Every business manager wants the same thing: A team with good morale that’s motivated to do great things day after day.

Every business manager wants the same thing: A team with good morale that’s motivated to do great things day after day.

While we are all accountable for our own thoughts and attitudes, too often, the conditions set by workplace supervisors lead to unhappy and uninspired employees. As a leader, it’s crucial to identify how you impact those around you. Regardless of where you are in the company, from middle manager to chief executive, your actions and attitude impact your team.

Attitude alone is not enough to engage and inspire employees. To truly maintain high worker morale, you must be vigilant about spotting any causes of low morale and taking action on the sources of frustration.

Think about the following causes and ways to boost worker morale at your workplace.

1) A lack of trust and mutual respect

Solid, effective relationships are forged based on trust. If you don’t have strong, trusting relationships with your employees, everything you do will be viewed as manipulation. For example, staff members may see a recognition program as a means to get more out of them, as opposed to being a way to genuinely show appreciation.

It’s not difficult to build trusting relationships with your employees. It simply calls for showing them respect, defining expectations and not micromanaging. Most workers respond positively to having their job well-defined and being allowed to fail occasionally without being penalized. Respected staff members are more attentive, creative and effective. When they do make an error, they’ll be more likely to seek help if necessary then move on confidently.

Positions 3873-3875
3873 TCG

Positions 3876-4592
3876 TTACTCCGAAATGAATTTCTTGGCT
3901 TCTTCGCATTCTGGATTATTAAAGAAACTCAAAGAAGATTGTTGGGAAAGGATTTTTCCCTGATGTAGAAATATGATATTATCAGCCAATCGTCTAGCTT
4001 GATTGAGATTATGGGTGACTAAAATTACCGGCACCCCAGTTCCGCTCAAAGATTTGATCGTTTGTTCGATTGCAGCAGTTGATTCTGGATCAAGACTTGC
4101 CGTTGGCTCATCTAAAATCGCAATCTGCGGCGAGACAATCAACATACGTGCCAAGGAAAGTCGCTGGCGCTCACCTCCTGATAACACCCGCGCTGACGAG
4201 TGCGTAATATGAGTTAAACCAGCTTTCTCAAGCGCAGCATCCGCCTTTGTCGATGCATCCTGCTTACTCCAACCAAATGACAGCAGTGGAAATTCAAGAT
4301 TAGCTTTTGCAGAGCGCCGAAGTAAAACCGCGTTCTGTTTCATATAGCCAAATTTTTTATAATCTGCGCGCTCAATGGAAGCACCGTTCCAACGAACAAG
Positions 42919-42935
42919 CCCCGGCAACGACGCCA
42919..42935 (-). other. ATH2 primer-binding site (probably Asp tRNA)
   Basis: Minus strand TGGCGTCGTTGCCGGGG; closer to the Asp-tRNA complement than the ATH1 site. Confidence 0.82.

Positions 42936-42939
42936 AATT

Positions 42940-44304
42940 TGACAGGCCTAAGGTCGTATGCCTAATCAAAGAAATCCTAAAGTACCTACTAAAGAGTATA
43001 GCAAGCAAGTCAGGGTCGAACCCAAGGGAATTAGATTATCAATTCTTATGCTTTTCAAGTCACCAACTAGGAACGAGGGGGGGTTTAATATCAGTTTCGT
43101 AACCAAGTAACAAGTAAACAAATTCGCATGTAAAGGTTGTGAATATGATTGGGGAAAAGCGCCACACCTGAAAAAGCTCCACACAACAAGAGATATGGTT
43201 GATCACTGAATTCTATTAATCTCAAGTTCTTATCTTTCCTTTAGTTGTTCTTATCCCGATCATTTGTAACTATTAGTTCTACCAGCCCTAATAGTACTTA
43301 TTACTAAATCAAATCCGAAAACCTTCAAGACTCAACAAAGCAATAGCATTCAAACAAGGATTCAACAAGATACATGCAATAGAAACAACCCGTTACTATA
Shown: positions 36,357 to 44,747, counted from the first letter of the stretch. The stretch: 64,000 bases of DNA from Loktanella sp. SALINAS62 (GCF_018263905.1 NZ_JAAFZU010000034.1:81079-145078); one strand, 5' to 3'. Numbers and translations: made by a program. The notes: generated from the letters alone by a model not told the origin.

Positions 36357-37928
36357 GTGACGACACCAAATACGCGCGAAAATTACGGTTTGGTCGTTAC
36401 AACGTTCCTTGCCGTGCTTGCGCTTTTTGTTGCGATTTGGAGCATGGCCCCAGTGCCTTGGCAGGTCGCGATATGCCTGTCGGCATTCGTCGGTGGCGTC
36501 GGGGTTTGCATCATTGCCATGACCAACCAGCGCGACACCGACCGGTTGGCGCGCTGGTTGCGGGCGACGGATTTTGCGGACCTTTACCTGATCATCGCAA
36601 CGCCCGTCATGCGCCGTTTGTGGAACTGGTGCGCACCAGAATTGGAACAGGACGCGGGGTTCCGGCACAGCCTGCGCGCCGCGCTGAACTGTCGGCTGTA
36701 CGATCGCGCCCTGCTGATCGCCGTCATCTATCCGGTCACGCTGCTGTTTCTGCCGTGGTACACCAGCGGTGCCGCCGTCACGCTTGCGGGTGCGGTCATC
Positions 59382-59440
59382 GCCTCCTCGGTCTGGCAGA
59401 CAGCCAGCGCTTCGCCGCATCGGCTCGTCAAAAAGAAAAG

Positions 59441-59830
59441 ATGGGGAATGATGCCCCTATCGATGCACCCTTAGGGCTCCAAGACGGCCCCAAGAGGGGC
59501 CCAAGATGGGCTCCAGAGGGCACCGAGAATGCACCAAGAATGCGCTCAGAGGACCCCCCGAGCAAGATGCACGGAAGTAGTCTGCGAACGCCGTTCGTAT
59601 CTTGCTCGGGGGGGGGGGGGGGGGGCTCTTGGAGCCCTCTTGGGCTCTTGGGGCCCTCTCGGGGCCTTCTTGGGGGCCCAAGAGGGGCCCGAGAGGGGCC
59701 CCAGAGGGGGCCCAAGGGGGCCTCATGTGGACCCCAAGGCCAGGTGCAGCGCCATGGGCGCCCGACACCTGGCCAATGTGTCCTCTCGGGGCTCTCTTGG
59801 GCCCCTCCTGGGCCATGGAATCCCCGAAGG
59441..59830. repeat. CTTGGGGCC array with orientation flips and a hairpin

2) A toxic employee

Too often businesses are afraid to remove toxic employees. Sometimes, they’re one of the best performers and compromises are made to keep them. However, a study indicates that businesses are better off parting ways with even the most talented employee.

If you have a toxic worker on your hands, build a case to get rid of them, take action and move your team forward without that person.

3) Unchallenging work

If somebody has nothing but dull, menial duties and feels unchallenged, they are more likely to grow bored and disengaged. As opposed to having one or two employees stuck doing only menial tasks, try to do them together. As it so happens, not only does this keep employees from feeling disengaged, it also causes people to work longer and harder on these tasks.

Also, you should constantly be on the lookout for ways to challenge your workers and mix up the routine.

4) Not listening to what employees are saying

When a manager stops listening to their employees, it can cause morale to plummet. One way to avoid this is to emphasize one-on-one meetings. When these meetings are done properly, they can effectively tackle problems, provide coaching, source feedback and even provide career conversations for employees feeling disengaged.

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